Social Construction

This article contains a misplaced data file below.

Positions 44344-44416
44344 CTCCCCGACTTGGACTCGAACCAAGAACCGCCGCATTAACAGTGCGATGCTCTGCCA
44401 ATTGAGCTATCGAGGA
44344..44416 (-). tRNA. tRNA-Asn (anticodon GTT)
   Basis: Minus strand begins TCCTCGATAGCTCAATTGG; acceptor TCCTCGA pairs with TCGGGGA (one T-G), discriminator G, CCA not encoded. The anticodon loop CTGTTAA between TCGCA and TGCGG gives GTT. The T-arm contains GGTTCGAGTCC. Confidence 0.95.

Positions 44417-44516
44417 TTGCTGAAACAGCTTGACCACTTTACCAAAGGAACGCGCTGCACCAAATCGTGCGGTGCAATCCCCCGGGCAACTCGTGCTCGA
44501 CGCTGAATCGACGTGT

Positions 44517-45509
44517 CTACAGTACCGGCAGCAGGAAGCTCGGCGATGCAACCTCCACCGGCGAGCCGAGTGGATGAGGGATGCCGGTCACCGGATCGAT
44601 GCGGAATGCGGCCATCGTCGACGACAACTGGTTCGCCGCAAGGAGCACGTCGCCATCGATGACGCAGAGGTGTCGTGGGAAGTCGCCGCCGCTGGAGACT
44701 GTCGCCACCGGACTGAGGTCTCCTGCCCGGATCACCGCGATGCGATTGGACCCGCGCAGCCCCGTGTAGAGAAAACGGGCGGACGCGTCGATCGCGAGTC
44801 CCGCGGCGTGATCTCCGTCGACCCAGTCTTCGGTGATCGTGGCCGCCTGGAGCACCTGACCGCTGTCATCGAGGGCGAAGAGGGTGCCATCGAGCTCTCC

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Social Contructionism In chapter 2 of Surette, Social constructionism is a sociological theory of knowledge that consist how social objects of consciousness work in social contexts. There is often a debate about whether something is "real" or if it’s "merely" a social construct. For instance, If you believe social constructions aren't real, then please take out all the bills in your wallet and pass them up to me. Money is an example of a social construction that plays an extremely important role in our everyday lives. All those paper bills and coins are "just" paper and metal, and all that money in your bank account is "just" some numbers in a computer. Think about that for a moment. You may ruin the economy construction, which is assumptions on based on reality, knowledge, and learning. Social construction has several factors that happen daily such as language, symbols, color, food, gestures, and people. Social construct may apply with language because certain sounds in languages have certain meanings when communicating. This would suggest that language is a social construction created as a patterned system of communication. Reflecting our social context it follows that language is culturally. The forms and the categories of language reflect the social codes of the society in which we live in. The French led the way on the deconstruction of language, viewing it as a socially class conscious voice of influence. However, Karl Marx was really the Post-Structuralists and the Post-Modernists who viewed language as a powerful tool of class consciousness and clandestine class control. In short, language brought about a “cause and effect” process. In the very early writing, he took the function of language as a system of maintaining society’s class structure status quo. Society has supported this argument by looking at early writings, and asserted that literature was written and viewed by the privileged, and its purpose was to keep language and knowledge

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